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5 April 2002, 01:03 pm
IOC Co-Ordination Commission Supports Progress For Athens 2004
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International Olympic Committee

New energy and synergy among the organizers, both private and public, has resulted in steady progress in all aspects of Olympic Games preparation, the International Olympic Committee (IOC) Coordination Commission found following its three-day review of th
'The progress in construction is both obvious and encouraging, as is the new-level of collaboration achieved among the organizers,' said Denis Oswald, chairman of the IOC Coordination Commission (CoComm). 'The time pressure remains, as you can't add pages to the calendar, but the enhanced synergy bodes well for continued progress. The fact is the core of the Games organization - management of the needs and services for the athletes - is now quite healthy, and we remain confident our Greek friends can deliver the other elements needed to organize magical Olympic Games.'

Despite the overall progress, the CoComm highlighted a few areas needing improvement. They include: the completion of planning for accommodation for official delegations and required personnel as well as for spectators; the acceleration of the construction of venues at Faliron, Hellenikon (especially basketball, canoe slalom, and hockey), and Aghios Kosmas; the on-time delivery of all planned road projects; and the continued coordination of the government's security planning.

The achievements since the last CoComm meeting include: the licensing program that has already generated almost twice as much revenue as projected; the management of relations with the International Sports Federations (IFs) and National Olympic Committees (NOCs), which has already established strong contacts with all 199 NOCs and 28 IFs; the procurement of training facilities adjacent to the Olympic Village; the adoption of a cutting edge waste management system; and the successful launch of the Olympic Games mascots.

The next challenge for the organizers will require both the government ministries involved and the organizing committee, ATHOC, to evolve from planning organizations to operational ones. ATHOC, in charge of all activities inside the venues, must determine how best to coordinate the tasks necessary to run what amounts to 35 world championships at the same time, in the same place, with finite resources. The government, which plays a central role in managing the happenings outside the venues, will have to determine how best to manage an event that will simultaneously draw upon several major functions of government.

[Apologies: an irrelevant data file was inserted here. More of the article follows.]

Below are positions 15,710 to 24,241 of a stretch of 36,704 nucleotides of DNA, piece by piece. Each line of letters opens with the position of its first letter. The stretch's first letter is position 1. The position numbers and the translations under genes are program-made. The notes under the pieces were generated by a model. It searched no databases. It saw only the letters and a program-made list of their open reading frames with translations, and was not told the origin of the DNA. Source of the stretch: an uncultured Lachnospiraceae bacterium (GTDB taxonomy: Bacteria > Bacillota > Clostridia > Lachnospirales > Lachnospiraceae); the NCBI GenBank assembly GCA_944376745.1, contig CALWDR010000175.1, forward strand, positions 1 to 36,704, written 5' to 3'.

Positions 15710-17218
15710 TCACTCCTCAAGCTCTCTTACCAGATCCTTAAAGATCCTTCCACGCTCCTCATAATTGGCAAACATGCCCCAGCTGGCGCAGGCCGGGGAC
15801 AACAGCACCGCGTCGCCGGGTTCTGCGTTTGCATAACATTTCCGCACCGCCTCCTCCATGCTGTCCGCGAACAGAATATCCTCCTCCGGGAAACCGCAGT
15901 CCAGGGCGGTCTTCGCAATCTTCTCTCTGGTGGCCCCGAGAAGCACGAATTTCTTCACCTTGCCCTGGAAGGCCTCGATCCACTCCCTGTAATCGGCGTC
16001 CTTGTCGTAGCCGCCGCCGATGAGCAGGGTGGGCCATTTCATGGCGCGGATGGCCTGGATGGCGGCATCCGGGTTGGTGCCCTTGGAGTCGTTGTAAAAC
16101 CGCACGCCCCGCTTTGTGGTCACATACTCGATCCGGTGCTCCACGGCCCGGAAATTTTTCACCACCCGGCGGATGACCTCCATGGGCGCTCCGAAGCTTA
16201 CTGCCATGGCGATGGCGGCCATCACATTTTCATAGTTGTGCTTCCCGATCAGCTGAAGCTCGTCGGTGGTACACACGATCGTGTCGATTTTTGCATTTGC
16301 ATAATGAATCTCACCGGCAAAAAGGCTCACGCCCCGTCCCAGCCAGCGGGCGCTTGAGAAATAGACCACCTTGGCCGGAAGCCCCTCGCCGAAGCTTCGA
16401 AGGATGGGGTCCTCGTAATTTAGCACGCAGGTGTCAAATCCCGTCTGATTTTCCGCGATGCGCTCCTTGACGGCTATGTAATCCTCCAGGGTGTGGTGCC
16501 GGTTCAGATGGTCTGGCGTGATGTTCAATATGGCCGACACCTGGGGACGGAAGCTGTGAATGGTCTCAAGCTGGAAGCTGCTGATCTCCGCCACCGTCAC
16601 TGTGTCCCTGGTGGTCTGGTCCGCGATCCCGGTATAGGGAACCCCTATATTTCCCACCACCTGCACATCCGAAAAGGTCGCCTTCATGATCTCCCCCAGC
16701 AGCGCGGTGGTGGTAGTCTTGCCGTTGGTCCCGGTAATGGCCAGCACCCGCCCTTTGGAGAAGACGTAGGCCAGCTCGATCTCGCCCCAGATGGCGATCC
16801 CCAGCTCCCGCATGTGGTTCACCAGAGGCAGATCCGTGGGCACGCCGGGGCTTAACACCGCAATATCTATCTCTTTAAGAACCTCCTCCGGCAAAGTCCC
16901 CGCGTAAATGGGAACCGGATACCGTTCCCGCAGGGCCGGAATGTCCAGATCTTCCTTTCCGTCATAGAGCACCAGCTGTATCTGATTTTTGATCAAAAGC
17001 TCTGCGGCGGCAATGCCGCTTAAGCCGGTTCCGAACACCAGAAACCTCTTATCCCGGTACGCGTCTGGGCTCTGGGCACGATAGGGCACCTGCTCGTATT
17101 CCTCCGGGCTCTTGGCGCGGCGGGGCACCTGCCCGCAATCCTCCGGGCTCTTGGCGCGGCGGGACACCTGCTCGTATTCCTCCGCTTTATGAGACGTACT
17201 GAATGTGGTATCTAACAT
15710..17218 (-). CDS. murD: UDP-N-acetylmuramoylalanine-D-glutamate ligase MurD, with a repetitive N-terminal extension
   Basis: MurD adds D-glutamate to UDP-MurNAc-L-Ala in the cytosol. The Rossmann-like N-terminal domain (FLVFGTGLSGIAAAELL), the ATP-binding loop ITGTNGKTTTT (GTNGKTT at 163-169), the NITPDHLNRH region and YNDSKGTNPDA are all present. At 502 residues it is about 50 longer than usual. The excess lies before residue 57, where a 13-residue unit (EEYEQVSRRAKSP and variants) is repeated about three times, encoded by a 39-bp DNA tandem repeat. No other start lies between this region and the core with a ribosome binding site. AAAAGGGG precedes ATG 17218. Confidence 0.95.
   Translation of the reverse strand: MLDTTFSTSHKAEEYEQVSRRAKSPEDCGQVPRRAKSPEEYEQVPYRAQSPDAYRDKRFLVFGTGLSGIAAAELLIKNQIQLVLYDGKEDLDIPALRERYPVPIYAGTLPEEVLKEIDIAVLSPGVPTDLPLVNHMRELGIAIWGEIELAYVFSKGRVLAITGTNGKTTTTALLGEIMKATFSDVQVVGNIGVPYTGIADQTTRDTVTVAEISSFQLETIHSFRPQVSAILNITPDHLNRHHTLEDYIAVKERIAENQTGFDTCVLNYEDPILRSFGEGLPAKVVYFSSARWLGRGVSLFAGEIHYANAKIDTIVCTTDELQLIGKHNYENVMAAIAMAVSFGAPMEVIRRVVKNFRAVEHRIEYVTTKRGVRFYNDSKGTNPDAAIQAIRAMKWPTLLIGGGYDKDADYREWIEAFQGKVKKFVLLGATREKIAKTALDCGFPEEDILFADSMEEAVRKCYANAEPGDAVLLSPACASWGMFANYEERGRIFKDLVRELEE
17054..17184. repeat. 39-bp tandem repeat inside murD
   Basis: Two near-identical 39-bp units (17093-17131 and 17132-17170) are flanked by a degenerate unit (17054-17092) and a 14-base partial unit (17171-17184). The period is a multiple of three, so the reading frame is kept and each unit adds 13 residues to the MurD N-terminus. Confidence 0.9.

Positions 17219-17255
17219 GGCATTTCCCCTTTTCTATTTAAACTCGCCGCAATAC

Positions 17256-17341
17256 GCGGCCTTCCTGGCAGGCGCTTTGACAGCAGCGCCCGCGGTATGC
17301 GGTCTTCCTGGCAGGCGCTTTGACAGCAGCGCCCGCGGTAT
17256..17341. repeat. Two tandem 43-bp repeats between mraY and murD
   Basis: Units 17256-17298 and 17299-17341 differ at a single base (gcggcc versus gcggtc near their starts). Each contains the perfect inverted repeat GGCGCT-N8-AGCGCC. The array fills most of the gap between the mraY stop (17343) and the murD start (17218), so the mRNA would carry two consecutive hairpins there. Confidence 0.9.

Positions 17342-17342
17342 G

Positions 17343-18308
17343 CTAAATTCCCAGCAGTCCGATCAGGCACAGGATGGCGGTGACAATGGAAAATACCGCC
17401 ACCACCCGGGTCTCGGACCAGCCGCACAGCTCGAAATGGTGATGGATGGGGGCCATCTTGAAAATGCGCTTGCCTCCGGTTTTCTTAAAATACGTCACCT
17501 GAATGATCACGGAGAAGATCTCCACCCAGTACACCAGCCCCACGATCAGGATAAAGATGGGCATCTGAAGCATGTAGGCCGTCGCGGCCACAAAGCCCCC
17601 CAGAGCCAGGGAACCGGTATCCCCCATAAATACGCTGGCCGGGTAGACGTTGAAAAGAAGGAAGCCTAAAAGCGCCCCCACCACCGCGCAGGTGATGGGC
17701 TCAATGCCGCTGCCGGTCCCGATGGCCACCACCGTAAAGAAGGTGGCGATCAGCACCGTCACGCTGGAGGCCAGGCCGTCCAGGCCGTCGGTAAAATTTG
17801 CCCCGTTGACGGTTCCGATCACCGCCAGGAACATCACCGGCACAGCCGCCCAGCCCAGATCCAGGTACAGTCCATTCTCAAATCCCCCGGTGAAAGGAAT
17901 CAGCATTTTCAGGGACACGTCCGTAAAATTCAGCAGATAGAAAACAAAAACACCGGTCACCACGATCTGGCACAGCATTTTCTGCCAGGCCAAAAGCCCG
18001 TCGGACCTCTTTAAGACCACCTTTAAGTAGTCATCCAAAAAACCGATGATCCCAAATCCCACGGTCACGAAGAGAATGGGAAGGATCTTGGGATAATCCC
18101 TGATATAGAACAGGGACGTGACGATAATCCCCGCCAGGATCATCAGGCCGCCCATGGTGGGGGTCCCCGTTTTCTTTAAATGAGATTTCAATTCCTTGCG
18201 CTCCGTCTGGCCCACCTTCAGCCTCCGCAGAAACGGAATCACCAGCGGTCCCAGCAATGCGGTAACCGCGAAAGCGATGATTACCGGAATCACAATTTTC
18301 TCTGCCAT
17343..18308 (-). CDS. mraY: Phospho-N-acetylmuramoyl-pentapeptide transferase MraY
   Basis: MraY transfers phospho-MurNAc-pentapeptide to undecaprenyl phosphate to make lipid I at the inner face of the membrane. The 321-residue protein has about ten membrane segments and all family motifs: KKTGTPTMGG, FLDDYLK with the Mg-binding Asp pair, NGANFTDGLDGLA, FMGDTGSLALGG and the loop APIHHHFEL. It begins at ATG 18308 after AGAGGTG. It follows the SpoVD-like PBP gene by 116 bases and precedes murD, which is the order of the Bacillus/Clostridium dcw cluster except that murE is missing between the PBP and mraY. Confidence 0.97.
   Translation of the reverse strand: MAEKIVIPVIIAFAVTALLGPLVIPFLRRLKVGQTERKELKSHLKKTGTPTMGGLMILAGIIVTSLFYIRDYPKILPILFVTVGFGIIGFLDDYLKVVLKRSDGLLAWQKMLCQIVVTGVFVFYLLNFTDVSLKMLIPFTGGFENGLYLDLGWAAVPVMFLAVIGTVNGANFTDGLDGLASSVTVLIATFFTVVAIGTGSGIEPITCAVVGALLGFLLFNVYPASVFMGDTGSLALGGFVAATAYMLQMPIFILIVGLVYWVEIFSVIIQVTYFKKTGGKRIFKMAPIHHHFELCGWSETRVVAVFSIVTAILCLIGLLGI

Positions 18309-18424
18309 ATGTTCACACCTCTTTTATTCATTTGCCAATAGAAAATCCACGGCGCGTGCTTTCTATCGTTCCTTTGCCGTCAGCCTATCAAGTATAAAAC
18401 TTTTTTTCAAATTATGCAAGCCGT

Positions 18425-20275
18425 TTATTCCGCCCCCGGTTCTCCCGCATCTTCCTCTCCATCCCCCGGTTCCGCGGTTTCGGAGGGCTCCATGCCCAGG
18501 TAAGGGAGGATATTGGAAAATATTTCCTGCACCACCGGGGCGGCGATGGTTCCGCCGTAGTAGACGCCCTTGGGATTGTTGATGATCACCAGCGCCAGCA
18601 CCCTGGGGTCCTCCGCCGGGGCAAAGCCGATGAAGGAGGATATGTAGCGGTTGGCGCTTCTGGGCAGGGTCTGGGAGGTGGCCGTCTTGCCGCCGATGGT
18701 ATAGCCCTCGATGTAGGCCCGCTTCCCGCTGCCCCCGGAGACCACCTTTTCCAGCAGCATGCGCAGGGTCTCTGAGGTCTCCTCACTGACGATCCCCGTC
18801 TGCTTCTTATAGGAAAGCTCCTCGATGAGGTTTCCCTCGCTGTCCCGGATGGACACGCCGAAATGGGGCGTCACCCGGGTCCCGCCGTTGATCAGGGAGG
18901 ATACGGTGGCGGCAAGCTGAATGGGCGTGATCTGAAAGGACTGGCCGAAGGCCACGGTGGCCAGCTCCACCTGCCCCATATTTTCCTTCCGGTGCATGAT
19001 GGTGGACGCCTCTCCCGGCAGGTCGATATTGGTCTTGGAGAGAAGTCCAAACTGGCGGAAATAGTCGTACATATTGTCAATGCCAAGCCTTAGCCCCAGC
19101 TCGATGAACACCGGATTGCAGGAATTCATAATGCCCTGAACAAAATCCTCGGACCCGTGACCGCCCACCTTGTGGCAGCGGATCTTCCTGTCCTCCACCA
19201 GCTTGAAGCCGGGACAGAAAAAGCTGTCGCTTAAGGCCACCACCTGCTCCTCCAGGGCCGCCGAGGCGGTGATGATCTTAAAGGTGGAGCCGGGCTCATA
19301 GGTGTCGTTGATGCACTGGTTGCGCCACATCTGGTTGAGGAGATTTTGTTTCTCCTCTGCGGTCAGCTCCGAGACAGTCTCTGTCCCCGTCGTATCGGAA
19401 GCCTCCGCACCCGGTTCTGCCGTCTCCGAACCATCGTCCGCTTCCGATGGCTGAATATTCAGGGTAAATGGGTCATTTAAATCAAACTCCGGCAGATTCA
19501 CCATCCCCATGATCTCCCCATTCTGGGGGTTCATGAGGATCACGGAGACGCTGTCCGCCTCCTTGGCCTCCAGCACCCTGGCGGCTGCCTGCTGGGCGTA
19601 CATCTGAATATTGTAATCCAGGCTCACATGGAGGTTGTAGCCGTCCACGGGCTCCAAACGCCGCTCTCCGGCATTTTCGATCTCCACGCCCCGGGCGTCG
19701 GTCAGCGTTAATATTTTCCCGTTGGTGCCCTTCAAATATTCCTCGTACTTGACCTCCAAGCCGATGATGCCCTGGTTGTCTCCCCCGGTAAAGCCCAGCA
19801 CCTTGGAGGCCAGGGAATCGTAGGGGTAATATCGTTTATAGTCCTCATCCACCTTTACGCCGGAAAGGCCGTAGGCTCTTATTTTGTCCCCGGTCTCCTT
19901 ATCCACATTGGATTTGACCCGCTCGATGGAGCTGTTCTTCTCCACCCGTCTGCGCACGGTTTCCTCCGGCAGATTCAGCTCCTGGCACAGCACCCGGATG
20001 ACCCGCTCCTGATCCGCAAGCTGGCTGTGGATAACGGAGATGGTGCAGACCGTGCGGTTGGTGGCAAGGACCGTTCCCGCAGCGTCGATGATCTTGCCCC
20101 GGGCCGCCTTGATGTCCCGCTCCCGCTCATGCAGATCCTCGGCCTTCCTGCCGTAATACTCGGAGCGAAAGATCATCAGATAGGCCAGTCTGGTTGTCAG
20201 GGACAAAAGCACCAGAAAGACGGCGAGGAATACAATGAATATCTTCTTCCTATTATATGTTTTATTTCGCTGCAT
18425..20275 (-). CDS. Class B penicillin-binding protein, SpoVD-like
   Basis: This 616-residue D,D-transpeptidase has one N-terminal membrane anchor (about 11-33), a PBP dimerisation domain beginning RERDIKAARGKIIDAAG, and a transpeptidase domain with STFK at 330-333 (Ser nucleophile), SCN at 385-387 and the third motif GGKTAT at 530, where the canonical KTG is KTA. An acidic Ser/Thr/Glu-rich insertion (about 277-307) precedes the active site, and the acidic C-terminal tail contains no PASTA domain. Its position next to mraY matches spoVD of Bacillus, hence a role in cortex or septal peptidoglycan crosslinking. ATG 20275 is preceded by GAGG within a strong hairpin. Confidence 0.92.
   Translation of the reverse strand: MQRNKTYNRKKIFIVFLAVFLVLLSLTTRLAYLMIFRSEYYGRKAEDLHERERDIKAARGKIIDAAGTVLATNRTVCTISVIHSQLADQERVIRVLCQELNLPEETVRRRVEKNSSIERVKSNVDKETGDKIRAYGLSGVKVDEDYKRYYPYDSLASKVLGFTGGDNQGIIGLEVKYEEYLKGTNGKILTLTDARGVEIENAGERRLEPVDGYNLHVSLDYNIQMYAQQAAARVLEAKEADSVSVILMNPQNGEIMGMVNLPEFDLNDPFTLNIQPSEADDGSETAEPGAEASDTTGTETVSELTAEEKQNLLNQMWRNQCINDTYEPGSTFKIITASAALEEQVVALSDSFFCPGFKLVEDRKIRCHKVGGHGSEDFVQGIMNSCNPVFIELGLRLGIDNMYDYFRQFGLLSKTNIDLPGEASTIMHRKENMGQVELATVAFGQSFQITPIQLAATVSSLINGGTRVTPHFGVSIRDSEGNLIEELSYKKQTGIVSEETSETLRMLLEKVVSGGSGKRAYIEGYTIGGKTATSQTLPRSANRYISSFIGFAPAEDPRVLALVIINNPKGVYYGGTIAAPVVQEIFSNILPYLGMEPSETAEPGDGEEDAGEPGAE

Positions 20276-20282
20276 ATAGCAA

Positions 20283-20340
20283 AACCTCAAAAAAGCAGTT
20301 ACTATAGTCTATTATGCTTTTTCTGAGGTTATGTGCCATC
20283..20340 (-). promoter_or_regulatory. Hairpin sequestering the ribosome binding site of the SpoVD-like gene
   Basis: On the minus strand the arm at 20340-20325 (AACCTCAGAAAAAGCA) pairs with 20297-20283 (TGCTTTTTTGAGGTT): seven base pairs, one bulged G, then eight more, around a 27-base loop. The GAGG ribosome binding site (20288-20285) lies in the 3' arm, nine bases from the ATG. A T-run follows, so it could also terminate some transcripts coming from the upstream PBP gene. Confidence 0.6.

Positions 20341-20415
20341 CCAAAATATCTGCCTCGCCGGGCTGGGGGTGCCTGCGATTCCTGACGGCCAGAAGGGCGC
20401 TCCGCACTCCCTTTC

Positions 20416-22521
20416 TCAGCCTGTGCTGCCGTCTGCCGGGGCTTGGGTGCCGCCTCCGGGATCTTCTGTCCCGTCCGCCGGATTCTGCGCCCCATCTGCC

This means the ministries of the federal government and the municipalities in Attica should coordinate their activities, as has never been required in the past. The 2000 Olympic Games greatly benefited from a seemless interaction among government agencies and the organizing committee.

In the coming months, working groups of the CoComm will continue to meet periodically with their ATHOC counterparts, and the entire Commission will officially reconvene in Athens in September.

The IOC Coordination Commission includes external experts in the various areas of Olympic Games management; former organizing committee executives; representatives of the athletes, the National Olympic Committees (NOCs), the International Olympic Sports Federations (IFs), and the IOC; and the directors of the IOC administration who manage functions relevant to the organization of the Olympic Games. An advisory panel to the IOC Executive Board, the Commission regularly meets with the Organizing Committee of the Olympic Games (OCOG) in order to assist and in some cases recommend approval of the OCOG's planning.


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